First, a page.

Performance Partnering on the Astute Submarine Programme

Impact Area: Defence Industry

Institution: Birmingham Business School

Leading Academic: Dr Joe Sanderson




The research underpinning this impact case was a £147,000 UK Government (Department for Trade and Industry) funded project entitled ‘Competitive Success through Supply Chain Performance Improvement’. Dr Joe Sanderson was the principal investigator. The research involved four main collaborating companies in UK naval shipbuilding: BAE Systems (Marine), VT Shipbuilding, Truflo Marine and Fleet Support. Each of the companies identified a particular supply chain for analysis. The key insight of this research is that the scope for a buyer to engage a supplier in a collaborative effort to improve its performance is a function of the supplier’s willingness/ incentive to undertake the necessary performance improvement actions. This was an important issue for BAE Systems because it was under pressure from its customer, the Ministry of Defence (MoD), to keep costs on the Astute submarine programme under control while ensuring that quality and innovation were not compromised. BAE Systems had not historically engaged in collaborative supply chain management initiatives, but saw this research as an opportunity to explore the potential of such supplier collaboration as a way of delivering what the MoD wanted.

The research investigated how the power structures underpinning particular buyer-supplier relationships affected the supplier’s willingness to collaborate, and the effects of any such collaboration on the performance of the supplier. The evidence suggested that effective collaboration, leading to performance improvement, was most likely in circumstances either of buyer dominance or buyer-supplier interdependence.

In the former circumstance the buying organisation was able to insist on supplier involvement in a collaborative initiative. In the latter, collaborative efforts made sense given the heavy dependence on each party on the other and the lack, therefore, of competitive market pressure to drive performance improvement. The evidence also suggested that effective collaboration was much less likely in circumstances either of supplier dominance or buyer supplier independence. In the former situation the supplier was able to dictate the terms of its relationship with the buyer, while in the latter it did not make commercial sense for either party to forgo the freedom to switch by incurring the significant sunk costs associated with collaboration

Benefits and impacts

Instrumental impact

The impact was achieved through the collaborative relationship developed with the companies during the research. The findings of the research were initially disseminated into the collaborating companies and user community through a series of four workshops led by Dr Sanderson. The findings and underpinning analysis were also written up and disseminated to the collaborating companies. The industry trade body, the Shipbuilding and Ship-Repair Association, also ensured wider dissemination of the findings through its publications and website.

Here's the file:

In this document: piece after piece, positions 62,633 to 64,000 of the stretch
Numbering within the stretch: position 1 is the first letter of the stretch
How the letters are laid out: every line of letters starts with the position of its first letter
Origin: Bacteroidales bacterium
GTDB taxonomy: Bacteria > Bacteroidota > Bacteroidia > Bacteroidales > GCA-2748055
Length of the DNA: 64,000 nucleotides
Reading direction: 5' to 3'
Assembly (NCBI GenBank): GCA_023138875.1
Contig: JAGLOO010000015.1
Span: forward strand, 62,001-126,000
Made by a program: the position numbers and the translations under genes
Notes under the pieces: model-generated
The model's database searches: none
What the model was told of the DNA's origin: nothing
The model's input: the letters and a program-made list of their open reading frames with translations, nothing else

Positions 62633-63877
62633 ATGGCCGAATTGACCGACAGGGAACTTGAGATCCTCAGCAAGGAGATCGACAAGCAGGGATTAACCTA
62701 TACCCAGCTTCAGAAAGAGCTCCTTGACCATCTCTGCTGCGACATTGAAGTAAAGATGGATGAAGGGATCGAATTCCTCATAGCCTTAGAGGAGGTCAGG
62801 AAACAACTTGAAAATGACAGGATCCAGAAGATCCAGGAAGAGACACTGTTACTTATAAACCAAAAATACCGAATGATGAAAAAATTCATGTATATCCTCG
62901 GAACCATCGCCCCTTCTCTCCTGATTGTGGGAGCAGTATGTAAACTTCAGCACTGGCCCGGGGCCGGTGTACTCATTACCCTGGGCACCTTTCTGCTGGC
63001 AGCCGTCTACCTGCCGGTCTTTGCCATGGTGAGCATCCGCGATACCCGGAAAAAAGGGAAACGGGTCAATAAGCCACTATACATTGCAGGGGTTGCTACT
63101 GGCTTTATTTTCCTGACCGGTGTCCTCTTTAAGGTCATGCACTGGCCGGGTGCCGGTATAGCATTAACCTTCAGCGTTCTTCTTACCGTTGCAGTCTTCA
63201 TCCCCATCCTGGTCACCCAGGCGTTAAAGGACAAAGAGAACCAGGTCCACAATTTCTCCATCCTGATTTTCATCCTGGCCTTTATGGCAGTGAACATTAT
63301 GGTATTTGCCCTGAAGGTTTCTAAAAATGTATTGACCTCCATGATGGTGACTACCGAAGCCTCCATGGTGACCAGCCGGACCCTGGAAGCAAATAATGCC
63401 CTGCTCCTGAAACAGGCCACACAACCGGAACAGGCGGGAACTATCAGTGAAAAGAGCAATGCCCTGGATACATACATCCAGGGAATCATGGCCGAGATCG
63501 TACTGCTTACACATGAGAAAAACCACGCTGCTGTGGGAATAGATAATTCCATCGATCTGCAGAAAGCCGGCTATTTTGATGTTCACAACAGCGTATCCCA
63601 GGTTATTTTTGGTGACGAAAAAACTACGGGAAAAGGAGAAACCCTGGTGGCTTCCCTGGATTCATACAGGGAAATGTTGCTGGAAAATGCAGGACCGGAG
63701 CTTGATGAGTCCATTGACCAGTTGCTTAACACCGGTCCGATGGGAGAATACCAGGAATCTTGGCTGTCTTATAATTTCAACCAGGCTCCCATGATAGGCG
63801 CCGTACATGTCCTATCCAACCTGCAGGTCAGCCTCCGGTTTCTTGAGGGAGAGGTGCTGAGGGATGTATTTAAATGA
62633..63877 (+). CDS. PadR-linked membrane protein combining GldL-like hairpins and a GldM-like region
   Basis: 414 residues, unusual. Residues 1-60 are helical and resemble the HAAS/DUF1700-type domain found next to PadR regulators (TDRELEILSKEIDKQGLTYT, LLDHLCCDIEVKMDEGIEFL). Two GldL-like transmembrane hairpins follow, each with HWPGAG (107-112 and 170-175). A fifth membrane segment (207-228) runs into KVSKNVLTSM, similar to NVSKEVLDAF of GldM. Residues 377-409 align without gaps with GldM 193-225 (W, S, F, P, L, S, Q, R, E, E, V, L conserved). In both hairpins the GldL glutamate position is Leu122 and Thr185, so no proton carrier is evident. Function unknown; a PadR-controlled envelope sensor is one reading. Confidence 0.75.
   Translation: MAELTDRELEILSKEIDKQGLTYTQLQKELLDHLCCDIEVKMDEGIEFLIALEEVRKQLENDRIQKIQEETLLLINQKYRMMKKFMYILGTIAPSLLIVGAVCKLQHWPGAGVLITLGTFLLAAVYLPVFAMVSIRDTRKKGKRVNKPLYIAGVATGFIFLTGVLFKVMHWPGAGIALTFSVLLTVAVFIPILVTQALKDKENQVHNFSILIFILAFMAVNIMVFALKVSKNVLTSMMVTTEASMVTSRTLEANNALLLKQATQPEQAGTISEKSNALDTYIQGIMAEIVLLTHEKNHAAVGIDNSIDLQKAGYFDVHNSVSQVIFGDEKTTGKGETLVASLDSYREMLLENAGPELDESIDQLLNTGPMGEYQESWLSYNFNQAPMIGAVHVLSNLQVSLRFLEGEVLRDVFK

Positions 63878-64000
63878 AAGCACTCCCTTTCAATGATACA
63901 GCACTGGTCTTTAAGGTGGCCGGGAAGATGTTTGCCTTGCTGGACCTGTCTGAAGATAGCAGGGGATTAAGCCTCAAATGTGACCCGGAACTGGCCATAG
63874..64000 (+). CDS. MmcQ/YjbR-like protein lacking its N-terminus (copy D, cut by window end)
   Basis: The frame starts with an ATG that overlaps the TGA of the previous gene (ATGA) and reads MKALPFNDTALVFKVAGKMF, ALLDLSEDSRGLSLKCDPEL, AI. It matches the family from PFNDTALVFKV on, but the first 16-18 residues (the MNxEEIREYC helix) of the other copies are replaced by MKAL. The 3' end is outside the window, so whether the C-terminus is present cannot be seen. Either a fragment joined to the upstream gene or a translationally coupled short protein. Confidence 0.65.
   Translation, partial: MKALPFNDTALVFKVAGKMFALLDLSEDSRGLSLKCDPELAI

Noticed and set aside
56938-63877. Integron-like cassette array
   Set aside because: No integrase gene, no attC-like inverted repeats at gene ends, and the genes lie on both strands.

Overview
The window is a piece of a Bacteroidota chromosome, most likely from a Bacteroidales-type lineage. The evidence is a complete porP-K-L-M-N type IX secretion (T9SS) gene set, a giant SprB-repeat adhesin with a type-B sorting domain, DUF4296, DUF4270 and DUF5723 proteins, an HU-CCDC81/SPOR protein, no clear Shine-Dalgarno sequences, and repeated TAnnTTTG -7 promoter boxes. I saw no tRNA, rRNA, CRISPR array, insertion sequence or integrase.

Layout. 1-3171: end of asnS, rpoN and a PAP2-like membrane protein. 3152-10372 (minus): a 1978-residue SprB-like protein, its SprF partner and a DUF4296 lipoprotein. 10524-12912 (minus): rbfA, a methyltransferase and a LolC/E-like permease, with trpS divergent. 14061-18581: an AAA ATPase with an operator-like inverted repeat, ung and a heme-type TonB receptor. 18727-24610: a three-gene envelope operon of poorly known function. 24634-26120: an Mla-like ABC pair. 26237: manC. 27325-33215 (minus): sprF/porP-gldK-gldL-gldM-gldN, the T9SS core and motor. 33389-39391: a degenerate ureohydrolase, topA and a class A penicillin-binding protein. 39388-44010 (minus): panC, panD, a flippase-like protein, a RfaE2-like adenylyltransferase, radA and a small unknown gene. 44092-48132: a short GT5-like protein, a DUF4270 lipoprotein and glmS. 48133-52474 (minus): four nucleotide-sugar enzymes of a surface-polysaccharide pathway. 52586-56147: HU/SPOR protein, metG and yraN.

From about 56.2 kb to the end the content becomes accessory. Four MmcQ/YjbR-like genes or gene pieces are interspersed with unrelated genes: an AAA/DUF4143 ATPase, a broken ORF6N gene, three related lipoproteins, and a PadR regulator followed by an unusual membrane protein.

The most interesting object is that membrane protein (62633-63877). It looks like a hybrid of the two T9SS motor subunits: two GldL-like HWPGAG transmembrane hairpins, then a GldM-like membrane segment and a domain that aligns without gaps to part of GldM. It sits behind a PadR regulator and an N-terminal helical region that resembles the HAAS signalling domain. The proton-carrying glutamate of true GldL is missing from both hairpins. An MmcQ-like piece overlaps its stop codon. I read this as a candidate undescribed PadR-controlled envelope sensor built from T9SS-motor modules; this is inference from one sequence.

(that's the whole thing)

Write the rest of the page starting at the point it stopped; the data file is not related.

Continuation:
Subsequently, Dr Sanderson was invited to visit BAE Systems to assist members of their procurement and supply management function in understanding how the methodologies used in the DTI-funded research could be adopted more widely to model and evaluate performance improvement opportunities in other supply chains. He was also asked to give advice on how best to handle vulnerable sources of supply involved in providing critical components to the Astute submarine programme. Through the research findings and these subsequent interactions, those responsible for procurement and supply management on the Astute programme recognised that their short-term, boat-by-boat, approach to awarding contracts was making BAE Systems an unattractive, and therefore commercially weaker, customer in the eyes of many of its suppliers. Consequently, the scope to achieve cost control, enhanced quality and technical improvement was being limited and supplier performance was suffering.

Impact is most clearly demonstrated by the radical change to the management of key suppliers on the Astute programme through the introduction of longer-term (multi-boat) contracts called Performance Partnering Arrangements (PPA). Rather than being awarded a contract for one single boat, suppliers receive a commitment for the duration of the class of boat. In return they are expected to achieve a series of challenging quality, cost reduction and technical innovation targets. There are various publicly available accounts of the use of PPA by BAE Systems on the Astute and other submarine programmes, for example with Thales UK (March 2009), AMETEK SCP (March 2009), Babcock (March 2012) and Northrop Grumman (July 2012).


Sanderson, J. (2009), ‘Buyer-supplier partnering in UK defence procurement: Looking beyond the policy rhetoric’, Public Administration: An International Quarterly, Vol. 87, No. 2, pp. 327-350, DOI 10.1111/j1467- 9299.2008.01734